We’re republishing this article on research literature reviews and meta-analyses with permission from the Education Writers Association, which hired Journalist’s Resource’s managing editor, Denise-Marie Ordway, late last year to write it in her free time. Ordway is a veteran education reporter who joined the EWA’s board of directors in May.
It’s important to note that while the examples used in this piece come from the education beat, the information applies to literature reviews and meta-analyses across academic fields.
When journalists want to learn what’s known about a certain subject, they look for research. Scholars are continually conducting studies on education topics ranging from kindergarten readiness and teacher pay to public university funding and Ivy League admissions.
One of the best ways for a reporter to get up to date quickly, though, is to read a study of studies, which come in two forms: a literature review and a meta-analysis.
A literature review is what it sounds like — a review of all the academic literature that exists on a specific issue or research question. If your school district or state is considering a new policy or approach, there’s no better way to educate yourself on what’s already been learned. Your news coverage also benefits from literature reviews: Rather than hunting down studies on your own and then worrying whether you found the right ones, you can, instead, share the results of a literature review that already has done that legwork for you.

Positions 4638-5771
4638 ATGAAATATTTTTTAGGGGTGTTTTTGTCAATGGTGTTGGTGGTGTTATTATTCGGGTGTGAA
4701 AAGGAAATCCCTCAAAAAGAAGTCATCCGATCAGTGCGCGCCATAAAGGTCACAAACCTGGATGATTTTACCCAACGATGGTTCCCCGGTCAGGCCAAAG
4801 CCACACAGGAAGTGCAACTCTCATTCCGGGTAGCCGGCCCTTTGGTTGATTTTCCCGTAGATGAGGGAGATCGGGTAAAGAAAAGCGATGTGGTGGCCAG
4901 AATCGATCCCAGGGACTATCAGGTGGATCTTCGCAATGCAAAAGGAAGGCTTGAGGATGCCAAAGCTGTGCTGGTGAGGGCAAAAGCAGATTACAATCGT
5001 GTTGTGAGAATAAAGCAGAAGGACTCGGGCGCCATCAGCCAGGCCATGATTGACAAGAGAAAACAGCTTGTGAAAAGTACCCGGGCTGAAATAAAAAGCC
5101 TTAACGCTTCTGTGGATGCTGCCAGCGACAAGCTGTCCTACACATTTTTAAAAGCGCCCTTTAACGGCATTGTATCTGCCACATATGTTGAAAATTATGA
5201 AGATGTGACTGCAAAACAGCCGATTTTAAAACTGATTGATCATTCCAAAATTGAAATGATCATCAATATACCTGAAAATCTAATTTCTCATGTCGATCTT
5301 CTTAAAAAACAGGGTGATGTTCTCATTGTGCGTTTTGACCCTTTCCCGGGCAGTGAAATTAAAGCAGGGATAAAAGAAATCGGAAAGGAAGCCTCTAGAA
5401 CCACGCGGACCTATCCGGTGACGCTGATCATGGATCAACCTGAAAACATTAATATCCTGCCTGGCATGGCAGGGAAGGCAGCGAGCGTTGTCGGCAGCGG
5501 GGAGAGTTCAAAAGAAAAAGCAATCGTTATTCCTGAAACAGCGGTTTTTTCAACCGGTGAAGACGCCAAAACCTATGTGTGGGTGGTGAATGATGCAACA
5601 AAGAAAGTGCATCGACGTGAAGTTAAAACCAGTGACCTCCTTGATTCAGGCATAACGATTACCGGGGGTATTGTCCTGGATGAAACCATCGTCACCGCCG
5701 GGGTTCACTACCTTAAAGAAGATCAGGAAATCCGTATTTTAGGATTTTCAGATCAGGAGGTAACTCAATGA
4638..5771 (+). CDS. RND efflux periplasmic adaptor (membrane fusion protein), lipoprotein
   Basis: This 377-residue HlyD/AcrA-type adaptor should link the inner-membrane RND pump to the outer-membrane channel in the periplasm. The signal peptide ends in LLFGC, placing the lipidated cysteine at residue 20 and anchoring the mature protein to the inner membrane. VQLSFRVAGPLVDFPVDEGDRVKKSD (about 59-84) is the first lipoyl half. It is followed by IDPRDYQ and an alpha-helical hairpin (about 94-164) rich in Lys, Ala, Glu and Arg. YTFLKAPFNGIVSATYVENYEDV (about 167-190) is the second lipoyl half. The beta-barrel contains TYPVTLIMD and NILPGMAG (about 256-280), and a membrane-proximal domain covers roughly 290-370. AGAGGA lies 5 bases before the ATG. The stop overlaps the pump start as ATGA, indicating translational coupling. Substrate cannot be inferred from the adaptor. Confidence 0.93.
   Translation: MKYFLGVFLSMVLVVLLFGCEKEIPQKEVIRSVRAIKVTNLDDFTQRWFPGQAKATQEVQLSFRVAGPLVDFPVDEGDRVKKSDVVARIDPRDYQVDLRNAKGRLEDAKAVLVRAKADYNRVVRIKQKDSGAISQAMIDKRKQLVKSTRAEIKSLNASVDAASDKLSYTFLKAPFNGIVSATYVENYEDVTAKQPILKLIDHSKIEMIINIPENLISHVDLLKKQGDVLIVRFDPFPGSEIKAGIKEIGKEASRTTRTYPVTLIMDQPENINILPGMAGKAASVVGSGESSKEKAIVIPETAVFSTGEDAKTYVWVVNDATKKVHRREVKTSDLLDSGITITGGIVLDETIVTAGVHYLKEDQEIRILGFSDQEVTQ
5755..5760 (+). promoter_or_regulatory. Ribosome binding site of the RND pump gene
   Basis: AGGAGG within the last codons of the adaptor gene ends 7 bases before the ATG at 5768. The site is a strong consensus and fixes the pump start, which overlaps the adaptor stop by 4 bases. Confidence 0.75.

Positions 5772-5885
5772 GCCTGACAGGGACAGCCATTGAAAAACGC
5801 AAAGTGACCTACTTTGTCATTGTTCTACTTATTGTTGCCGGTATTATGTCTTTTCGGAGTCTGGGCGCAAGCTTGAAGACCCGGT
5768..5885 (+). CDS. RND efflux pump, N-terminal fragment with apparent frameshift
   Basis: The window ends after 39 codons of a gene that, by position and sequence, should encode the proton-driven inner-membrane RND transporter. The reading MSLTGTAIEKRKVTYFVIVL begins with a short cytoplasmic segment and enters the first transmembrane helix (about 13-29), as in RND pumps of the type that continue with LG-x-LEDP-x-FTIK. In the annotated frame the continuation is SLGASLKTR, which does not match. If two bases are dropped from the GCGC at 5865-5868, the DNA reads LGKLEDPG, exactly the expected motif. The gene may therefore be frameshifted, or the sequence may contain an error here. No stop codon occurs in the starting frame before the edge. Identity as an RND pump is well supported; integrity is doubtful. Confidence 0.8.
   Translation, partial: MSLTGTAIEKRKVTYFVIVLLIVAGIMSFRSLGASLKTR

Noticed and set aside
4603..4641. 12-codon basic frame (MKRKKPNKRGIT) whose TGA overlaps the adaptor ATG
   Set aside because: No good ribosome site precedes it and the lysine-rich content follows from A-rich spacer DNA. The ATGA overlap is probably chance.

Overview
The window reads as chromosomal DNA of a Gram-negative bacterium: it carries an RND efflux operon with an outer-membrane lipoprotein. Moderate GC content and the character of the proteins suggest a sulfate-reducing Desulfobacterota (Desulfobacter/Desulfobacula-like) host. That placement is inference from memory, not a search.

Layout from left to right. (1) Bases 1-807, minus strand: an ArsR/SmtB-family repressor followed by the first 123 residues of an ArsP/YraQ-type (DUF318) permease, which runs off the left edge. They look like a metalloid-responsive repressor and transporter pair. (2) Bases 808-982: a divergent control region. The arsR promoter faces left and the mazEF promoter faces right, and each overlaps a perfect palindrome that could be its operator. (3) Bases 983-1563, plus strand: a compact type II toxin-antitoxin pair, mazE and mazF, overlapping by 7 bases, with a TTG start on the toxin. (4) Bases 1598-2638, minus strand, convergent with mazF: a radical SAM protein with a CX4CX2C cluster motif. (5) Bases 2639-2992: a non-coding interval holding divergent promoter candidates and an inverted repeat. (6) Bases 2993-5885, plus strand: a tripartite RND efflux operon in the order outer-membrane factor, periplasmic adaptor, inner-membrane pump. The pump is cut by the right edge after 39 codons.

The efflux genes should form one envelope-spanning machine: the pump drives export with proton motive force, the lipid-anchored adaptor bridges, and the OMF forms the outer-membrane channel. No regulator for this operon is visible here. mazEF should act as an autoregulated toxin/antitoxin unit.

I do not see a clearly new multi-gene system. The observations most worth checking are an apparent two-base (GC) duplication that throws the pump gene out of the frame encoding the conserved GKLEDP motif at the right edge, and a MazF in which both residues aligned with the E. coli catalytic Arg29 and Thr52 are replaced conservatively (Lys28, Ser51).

Literature reviews examine both quantitative research, which is based on numerical data, and qualitative research, based on observations and other information that isn’t in numerical form. When scholars conduct a literature review, they summarize and synthesize multiple research studies and their findings, highlighting gaps in knowledge and the studies that are the strongest or most pertinent.
In addition, literature reviews often point out and explain disagreements between studies — why the results of one study seem to contradict the results of another.
For instance, a literature review might explain that the results of Study A and Study B differ because the two pieces of research focus on different populations or examine slightly different interventions. By relying on literature reviews, journalists also will be able to provide the context audiences need to make sense of the cumulative body of knowledge on a topic.